You have a pretty good idea of where you are within the first minutes of Animal Kingdom.
The credits appear over images of an armed robbery and the story opens with a young man sitting next to an unconscious lady. Deal Or No Deal’s on the box and it looks like a normal day in a boring life. Normal, that is, until the paramedics turn up and set to work on the woman who had OD’d on heroine.
The young man is Joshua Cody. He calls his estranged grandmother to ask for help with the funeral arrangements and ends up moving in with her.
Joshua’s mother kept him away from his extended family in the hope that he wouldn’t get mixed up in their crime syndicate of robbery and drug pushing. Now that he’s in the arms of his Grandmother, Smurf, things don’t look good.
Smurf is a matriarchal lune. She has 4 crazy sons, 3 living at home and the craziest of them all, Pope, who’s in hiding. For the set-up, think Cody Jarrett in White Heat, here; it’s unlikely that the choice of name for the Animal Kingdom family is purely accidental.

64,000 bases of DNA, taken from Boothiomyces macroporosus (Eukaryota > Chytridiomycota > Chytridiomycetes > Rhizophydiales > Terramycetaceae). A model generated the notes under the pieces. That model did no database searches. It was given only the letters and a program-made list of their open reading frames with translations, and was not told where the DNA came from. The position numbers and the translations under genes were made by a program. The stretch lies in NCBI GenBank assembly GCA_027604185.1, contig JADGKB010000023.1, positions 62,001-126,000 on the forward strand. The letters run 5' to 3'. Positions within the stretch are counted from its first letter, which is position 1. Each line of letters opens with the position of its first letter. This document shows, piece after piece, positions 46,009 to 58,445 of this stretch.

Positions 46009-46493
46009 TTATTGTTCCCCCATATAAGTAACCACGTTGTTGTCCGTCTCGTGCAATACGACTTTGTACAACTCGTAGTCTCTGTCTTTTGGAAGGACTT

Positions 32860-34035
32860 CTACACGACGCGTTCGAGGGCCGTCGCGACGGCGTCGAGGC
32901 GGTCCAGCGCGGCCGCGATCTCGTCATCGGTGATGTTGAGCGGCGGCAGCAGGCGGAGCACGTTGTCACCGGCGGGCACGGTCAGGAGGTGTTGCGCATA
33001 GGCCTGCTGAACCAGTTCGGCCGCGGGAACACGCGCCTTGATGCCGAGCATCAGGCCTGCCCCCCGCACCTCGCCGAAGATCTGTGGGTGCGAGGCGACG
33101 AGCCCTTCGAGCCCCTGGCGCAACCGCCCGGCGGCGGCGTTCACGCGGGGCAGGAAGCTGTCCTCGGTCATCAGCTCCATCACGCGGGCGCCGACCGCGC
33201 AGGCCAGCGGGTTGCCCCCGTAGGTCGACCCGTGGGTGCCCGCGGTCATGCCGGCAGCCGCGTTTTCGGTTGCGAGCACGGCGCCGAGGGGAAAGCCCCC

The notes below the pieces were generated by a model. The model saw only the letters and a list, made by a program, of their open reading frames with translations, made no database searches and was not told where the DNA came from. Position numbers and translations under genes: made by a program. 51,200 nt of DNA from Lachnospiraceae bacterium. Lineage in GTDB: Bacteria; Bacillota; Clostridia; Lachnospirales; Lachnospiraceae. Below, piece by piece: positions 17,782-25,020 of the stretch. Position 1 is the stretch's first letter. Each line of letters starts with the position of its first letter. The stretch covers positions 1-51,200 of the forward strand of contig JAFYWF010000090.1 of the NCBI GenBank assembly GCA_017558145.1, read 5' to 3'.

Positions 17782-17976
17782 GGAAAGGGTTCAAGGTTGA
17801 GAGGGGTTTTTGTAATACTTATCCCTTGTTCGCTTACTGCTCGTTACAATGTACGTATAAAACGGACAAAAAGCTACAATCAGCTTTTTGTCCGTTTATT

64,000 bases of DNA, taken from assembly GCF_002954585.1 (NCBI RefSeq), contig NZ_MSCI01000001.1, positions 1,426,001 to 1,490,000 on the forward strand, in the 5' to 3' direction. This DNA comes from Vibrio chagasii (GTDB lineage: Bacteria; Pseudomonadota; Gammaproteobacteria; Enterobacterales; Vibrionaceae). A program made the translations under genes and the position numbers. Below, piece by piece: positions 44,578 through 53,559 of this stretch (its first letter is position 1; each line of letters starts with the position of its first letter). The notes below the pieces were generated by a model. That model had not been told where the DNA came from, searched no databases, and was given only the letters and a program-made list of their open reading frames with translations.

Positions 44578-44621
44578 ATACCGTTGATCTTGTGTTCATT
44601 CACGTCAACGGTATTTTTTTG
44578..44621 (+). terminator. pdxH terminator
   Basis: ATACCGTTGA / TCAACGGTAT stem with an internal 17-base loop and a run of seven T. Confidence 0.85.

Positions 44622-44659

The Cody family is in trouble because the lawless drug enforcers in police uniform are watching their every move in a bid to find Pope.
The film is stark. It’s often static and claustrophobic. The characters are brutally real and easy to get to know. There are no bells and whistles to distract from the story’s tension and uncomfortable quality. The performances are superb and the whole piece fits together like apple, sugar and pastry. Pope would have fitted well in to Blue Velvet and the main character Josh is played in a deadpan way that suggests the actor James Frecheville is going places (if he hasn’t already).
There’s no doubt that this is one to watch.
I’d also like to appeal to fans of Australian cinema to point me in the direction of more similar movies should there be many of them around.